Mental health issues rise in children

Mental Health Awareness Month
Published: May. 3, 2021 at 10:12 PM CDT
Email This Link
Share on Pinterest
Share on LinkedIn

MERIDIAN, Miss. (WTOK) - May is Mental Health Awareness Month and a new national campaign, Sound It Out, uses the power of music to help parents and caregivers have conversations about emotional wellbeing with children.

“We found music that resonates with African Americans, black, Hispanic, Latinx young people. Those populations specifically because sometimes they do have more significant challenges in terms of accessing mental health care and they have that extra layer of racial injustice that they have to deal with and discrimination on top of being a teenager, on top of dealing with these issues in the pandemic,” said Psychiatrist, Dr. Alfiee M. Breland-Noble.

According to the CDC, the pandemic has triggered a 31% increase in kids’ emergency room visits for mental health challenges, and suicide rates have tripled in 10-14-year-olds.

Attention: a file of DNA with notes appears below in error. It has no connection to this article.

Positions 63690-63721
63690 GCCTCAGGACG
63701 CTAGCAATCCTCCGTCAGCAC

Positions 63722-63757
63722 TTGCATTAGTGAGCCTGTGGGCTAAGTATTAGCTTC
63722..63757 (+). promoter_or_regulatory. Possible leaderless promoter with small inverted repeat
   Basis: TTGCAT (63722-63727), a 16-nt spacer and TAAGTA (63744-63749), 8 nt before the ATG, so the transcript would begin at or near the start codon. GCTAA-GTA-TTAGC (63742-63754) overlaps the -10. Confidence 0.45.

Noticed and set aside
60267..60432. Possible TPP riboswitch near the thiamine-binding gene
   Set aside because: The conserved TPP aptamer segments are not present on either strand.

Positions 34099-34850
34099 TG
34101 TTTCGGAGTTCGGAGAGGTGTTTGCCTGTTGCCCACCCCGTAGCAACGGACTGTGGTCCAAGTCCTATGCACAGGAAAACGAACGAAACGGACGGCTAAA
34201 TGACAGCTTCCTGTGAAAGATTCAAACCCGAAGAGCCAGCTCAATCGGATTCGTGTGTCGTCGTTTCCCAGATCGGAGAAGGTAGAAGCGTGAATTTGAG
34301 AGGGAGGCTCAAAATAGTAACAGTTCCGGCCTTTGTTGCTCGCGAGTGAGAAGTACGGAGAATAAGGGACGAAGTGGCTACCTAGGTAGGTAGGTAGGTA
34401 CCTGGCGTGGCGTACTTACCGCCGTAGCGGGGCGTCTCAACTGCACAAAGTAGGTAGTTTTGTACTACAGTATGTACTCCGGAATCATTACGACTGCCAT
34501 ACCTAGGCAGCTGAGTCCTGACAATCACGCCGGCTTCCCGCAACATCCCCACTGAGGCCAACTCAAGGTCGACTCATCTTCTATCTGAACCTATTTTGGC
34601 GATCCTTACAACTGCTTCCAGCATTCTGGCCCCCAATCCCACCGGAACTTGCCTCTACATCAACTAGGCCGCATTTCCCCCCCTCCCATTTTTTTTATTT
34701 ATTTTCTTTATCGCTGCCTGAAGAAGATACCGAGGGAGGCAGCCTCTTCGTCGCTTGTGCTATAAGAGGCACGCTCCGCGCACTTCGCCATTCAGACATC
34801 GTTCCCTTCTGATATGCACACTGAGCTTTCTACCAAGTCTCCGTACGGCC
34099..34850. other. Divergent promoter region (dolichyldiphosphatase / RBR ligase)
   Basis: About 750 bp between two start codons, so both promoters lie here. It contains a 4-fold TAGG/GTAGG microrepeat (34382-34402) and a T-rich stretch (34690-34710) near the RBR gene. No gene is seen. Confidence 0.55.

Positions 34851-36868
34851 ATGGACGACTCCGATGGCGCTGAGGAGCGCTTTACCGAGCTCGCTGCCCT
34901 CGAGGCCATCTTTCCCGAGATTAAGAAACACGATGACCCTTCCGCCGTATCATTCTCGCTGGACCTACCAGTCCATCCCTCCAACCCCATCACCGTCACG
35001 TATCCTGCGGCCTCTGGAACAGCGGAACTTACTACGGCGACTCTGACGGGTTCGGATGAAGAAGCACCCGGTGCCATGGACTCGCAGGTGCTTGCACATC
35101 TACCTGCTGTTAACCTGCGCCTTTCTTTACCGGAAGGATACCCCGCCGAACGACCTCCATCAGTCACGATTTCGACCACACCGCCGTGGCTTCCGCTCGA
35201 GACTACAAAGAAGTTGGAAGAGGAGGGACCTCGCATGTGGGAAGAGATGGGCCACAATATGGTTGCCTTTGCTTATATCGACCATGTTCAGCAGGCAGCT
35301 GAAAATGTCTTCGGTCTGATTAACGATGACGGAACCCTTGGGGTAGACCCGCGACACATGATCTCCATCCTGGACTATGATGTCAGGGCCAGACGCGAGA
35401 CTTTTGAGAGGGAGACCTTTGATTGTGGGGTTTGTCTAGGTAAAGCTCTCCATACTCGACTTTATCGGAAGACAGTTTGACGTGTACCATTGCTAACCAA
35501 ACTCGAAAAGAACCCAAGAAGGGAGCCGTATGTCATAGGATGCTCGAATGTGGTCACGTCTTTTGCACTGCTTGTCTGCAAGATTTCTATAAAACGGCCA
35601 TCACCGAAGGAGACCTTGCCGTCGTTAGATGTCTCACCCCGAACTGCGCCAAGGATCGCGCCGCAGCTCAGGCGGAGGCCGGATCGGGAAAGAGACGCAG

“All of this has been linked to isolation and loneliness that our young people are experiencing because they are forced to be in quarantine and are they’re not able to socialize in many instances with their peer groups. So, it’s an awful perfect storm of a lot of things that’s impacted our young people’s mental health,” said Breland-Noble.

“A lot of them are virtual learning and it’s changed their whole schedule and their whole way of life and so we’ve seen a lot more in depression and suicidal ideations and self-harming,” said Alliance Health Center Therapist, Kimberly Atkinson.

About half of all mental illnesses start before the age of 14. Depression, anxiety, and ADHD are all components of mental health that can become more severe as kids get older.

“The best thing each one of us can do, adult and or child is learning as much as we can about what mental illness looks like and how it shows up in our communities particularly if we’re of color. We’ve got to talk to our young people in ways that resonate with them and that encourages them to talk back with us,” said Breland-Noble.

“Really just watch your kids and if you see any strong changes and behaviors in them that’s whenever you really reach out for more professional help but I think just sticking with your routine schedule. Talking to them, listening to them, and spending time with them,” said Atkinson.

Parents are encouraged to go to for more resources and listen to the song lyrics as guides when talking to their children.

Copyright 2021 WTOK. All rights reserved.